I sat down with composer/bassist Chris Van Voorst Van Beest recently to go over some of the extended techniques for the flute. Chris asked me a lot about the percussive sounds available to flutist, and in the spirit of sharing, here some of the things we talked about.
Most percussive sounds will only sound in the low register, and some sound below the range of the flute. This is mostly because of the way the flute is designed. Our entire range is based off the overtones of the first octave, and many fingerings are the same in at least 2 octaves. Percussive sounds use the base resonance of the flute, (since there’s no air to activate the higher overtones). Even the high octave fingerings that are only used in that octave all have a low fundamental that the fingering is based on, which is the sound you’ll hear if you try to use it for a percussive sonority.
Key clicks in particular are limited in this way. Key clicks are a bit special, they can be very fast, you can get the specific contour and intervals you want, but not in every key. For key clicks to be fast, they have to fall in the fingers in a way that the flutist can strike a key loudly on each note, and not all notes (or phrases) lend themselves to that. Descending passages are usually fine; arpeggios or ascending passages can get… complicated.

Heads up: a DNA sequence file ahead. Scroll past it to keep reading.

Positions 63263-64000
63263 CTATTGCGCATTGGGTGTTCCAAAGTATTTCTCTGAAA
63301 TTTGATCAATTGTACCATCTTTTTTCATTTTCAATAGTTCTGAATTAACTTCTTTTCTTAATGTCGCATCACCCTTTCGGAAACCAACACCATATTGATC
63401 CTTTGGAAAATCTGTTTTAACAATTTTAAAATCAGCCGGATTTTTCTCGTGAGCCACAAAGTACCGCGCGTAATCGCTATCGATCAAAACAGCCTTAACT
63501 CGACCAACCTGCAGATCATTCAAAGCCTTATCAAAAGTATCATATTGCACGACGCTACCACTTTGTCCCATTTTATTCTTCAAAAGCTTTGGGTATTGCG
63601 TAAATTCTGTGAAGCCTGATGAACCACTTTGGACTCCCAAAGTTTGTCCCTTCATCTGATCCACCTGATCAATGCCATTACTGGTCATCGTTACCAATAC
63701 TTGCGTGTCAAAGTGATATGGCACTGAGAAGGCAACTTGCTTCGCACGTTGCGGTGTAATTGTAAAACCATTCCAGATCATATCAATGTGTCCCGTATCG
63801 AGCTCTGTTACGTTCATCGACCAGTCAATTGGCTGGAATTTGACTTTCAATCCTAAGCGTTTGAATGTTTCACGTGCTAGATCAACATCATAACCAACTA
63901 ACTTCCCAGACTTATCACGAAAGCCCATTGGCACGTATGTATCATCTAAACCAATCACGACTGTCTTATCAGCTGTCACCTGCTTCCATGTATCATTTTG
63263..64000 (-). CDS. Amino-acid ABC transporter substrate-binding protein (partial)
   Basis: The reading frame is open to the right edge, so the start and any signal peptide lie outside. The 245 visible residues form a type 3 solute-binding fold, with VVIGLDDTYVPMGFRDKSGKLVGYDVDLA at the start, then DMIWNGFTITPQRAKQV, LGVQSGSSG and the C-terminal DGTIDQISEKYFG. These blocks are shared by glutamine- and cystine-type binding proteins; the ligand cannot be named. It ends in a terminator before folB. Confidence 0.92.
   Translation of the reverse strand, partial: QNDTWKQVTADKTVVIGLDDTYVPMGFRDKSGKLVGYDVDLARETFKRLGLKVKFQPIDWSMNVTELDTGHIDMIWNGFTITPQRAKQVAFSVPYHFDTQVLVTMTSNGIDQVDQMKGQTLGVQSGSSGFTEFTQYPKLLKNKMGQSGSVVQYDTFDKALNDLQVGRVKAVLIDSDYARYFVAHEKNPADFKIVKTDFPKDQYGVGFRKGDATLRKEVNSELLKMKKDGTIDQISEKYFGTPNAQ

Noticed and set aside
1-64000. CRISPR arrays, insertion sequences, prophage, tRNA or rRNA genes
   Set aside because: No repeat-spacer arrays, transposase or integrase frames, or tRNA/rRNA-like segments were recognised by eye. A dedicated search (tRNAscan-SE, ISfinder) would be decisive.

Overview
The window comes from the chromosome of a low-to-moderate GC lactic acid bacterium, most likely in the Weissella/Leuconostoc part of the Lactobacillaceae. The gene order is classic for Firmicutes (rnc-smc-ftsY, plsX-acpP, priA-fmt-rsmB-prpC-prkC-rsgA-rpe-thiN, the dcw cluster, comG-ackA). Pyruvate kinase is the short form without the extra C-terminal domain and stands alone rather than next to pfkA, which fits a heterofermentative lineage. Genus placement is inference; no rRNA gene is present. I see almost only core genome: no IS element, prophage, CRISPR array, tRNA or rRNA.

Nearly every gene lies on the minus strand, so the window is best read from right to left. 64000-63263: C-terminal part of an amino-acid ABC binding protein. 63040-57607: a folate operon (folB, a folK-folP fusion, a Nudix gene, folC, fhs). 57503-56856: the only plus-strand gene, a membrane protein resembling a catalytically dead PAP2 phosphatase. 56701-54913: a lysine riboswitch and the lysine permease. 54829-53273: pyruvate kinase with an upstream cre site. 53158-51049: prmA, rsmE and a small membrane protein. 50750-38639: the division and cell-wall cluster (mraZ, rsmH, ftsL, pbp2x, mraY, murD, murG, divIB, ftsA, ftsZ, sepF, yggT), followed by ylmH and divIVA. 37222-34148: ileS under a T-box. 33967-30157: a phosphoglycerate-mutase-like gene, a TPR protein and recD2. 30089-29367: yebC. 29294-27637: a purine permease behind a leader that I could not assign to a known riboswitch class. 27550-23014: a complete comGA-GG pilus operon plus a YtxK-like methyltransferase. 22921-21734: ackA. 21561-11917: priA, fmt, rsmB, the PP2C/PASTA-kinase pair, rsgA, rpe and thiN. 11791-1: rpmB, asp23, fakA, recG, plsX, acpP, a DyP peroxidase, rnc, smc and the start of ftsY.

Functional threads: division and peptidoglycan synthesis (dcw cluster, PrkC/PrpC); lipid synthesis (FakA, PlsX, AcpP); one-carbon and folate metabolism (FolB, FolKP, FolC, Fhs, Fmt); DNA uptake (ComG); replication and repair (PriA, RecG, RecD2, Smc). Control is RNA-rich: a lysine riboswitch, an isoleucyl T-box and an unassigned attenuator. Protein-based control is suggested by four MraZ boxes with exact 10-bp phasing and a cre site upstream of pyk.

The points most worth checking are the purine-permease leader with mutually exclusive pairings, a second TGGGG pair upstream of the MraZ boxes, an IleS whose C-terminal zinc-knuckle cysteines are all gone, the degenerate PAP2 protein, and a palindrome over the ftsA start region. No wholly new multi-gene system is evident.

Here’s a demo of key clicks, the ways I’ve used them myself, and the ways I’ve seen them used in pieces I’ve played.
Tongue rams (or tongue stops) also only work in the lowest register of the flute. These are a bit more flexible, as it’s more like regular playing with single tonguing. Tongue rams sound a major 7th below the fingered note.
Pizzicato (or tongue pizzicato) is a very soft articulation that doesn’t have a lot of air behind it. It also generally only works in the lowest register of the flute, (up to an E flat on the top space of the treble clef), and it makes a sound very similar to a string pizzicato, only without the resonance after the attack.
“Faux Beatbox” is a term I use for when a flutist says a hard consonant into their flute, usually a ‘t’ or ‘ch’ without a focused embouchure. It can be very loud, and is pretty much the only percussive sounding technique that will sound at higher pitches, beyond the first octave of the flute. Actual beatboxing with the flute is pretty cool, and this guy, Greg Patillo, is really good at it. The best I can do is imitate some of the sounds.
For all of these percussive sounds, the pitch is audible, and you can hear melodic contours. Just something to keep in mind when using these techniques in your composing or playing. Happy Musicking!!